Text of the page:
Patients in Motion: Maine HIE Rolls Out Real-Time Predictive Analytics

Jan. 7, 2015
In this HCI exclusive, Dev Culver, the CEO of HealthInfoNet, the Statewide HIE in Maine, talks about the organization’s recent rollout of a real-time, predictive analytics service. Just what exactly can predictive analytics services tell care managers and clinicians?

One of the most successful health information exchanges (HIEs) in the United States just got a little better.

In an era where many HIEs have struggled to remain sustainable, HealthInfoNet, the statewide health information exchange (HIE) in Maine, is doing just fine. It’s got 32 out of the state’s 36 hospitals and 326 ambulatory locations on board, sending data to it. It’s gotten long-term care, specialty, and behavioral health facilities and providers, along with a host of others, to view or submit data to the HIE. Over the years, it has introduced a number of value-added services for participants, including sending preventative care data to public health officials, creating a statewide image archive, and a clinical data-facilitated patient event notification system.

In conclusion, it’s done well for itself.

The HIE’s latest initiative might be its most impressive value-add yet. This week, HealthInfoNet announced it is rolling out a predictive analytics service option for members. Five have already signed on. The analytics service, created in partnership with the Palo Alto, Calif.-based HBI Solutions, uses real-time clinical data to determine and identify the potential costly patients that are in the middle range. They’re not yet the high-cost, frequent users of the system, but they very well could be.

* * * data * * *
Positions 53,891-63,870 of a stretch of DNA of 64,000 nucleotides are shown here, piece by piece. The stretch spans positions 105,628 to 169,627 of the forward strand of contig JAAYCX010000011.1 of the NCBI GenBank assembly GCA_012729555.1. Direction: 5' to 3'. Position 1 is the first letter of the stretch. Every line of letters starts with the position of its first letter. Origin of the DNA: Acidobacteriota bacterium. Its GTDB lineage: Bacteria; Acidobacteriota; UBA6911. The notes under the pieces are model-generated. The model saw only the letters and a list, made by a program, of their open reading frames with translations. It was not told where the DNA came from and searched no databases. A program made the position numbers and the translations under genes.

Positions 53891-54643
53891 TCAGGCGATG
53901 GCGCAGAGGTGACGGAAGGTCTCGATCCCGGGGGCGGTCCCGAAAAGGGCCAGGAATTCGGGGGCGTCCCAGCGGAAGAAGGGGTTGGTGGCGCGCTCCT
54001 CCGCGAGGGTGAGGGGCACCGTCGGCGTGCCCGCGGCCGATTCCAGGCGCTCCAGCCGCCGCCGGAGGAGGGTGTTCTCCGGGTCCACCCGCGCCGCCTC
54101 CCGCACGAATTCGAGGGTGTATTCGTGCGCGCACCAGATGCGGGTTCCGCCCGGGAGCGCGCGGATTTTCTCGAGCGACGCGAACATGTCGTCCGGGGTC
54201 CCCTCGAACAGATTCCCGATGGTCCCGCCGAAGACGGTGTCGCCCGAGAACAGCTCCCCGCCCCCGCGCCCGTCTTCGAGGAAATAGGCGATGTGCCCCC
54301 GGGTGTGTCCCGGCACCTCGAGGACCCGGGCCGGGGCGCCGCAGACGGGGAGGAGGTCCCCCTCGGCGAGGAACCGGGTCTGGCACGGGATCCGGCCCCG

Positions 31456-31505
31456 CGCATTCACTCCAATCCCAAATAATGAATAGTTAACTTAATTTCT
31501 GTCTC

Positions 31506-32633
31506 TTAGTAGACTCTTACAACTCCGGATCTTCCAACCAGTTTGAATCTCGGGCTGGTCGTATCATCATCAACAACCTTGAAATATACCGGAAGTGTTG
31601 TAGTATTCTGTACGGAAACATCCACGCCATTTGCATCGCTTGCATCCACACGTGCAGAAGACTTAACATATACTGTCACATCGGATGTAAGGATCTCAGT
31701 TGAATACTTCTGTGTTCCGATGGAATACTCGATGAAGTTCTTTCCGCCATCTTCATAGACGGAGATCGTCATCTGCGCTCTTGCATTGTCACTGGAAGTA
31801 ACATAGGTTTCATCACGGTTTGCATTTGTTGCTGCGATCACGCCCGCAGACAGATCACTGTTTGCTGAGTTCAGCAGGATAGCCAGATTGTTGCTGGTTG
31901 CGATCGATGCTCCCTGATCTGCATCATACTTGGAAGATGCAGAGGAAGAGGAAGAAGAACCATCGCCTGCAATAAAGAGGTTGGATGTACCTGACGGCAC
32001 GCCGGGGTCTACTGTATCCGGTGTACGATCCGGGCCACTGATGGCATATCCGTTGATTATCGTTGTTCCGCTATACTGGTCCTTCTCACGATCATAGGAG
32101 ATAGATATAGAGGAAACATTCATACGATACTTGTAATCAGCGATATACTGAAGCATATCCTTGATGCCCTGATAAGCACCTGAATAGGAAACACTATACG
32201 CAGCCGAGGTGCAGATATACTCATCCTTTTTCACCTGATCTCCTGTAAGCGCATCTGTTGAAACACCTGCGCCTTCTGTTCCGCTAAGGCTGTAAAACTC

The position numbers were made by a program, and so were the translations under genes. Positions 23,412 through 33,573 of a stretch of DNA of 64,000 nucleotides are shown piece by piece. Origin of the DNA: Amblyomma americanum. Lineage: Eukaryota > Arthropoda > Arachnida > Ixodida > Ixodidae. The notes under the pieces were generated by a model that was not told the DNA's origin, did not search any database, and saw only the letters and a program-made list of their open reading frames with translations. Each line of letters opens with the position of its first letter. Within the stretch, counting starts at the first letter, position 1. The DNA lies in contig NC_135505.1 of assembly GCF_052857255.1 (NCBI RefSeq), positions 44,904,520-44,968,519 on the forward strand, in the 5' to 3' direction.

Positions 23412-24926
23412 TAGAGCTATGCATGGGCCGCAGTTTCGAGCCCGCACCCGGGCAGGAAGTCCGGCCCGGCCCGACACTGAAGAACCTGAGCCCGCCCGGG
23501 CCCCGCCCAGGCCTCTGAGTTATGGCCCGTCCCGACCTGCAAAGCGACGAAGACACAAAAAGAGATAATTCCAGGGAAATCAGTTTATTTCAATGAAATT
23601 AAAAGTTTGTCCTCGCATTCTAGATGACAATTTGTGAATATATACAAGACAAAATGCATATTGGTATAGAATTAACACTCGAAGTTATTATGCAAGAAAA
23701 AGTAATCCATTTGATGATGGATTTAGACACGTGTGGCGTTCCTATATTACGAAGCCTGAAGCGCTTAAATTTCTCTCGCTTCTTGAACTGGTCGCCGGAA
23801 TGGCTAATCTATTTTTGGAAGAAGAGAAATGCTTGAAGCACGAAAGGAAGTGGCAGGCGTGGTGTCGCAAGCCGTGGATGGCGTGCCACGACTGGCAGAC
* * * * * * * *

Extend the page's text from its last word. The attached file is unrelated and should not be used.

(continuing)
“The analytics platform can tell you within the year, who will be admitted to inpatient, who will be in the emergency room, who will be among the top 10 percent of most expensive patients, who is going to be returning for admission within 30 days, and who will return to the ER within 30 days,” Devore Culver, the CEO of HealthInfoNet, says in an exclusive interview with Healthcare Informatics.

The predictive analytics came about when HBI, which came out of an academic setting in Stanford University, approached HealthInfoNet about using its standardized data set for predictive analysis. It took them a year to clean up the data, says Culver. Once they did, the HBI team tested out a dataset with 74 percent accuracy, a number that is pretty high, he says.

To test it out, HealthInfoNet turned to St. Joseph’s Hospital, a general medical and surgical facility in Bangor.  The hospital runs risk scores on patients every morning using real-time data. For those who are being discharged and have a risk score of higher than 30 percent of returning within 30 days, the reasons why are communicated to their primary care physician.

Care managers at the hospital are already seeing an impact from the predictive analytics tool, says Culver. They’re finding more potential at-risk patients than before and lowering readmissions rates in the process, he notes.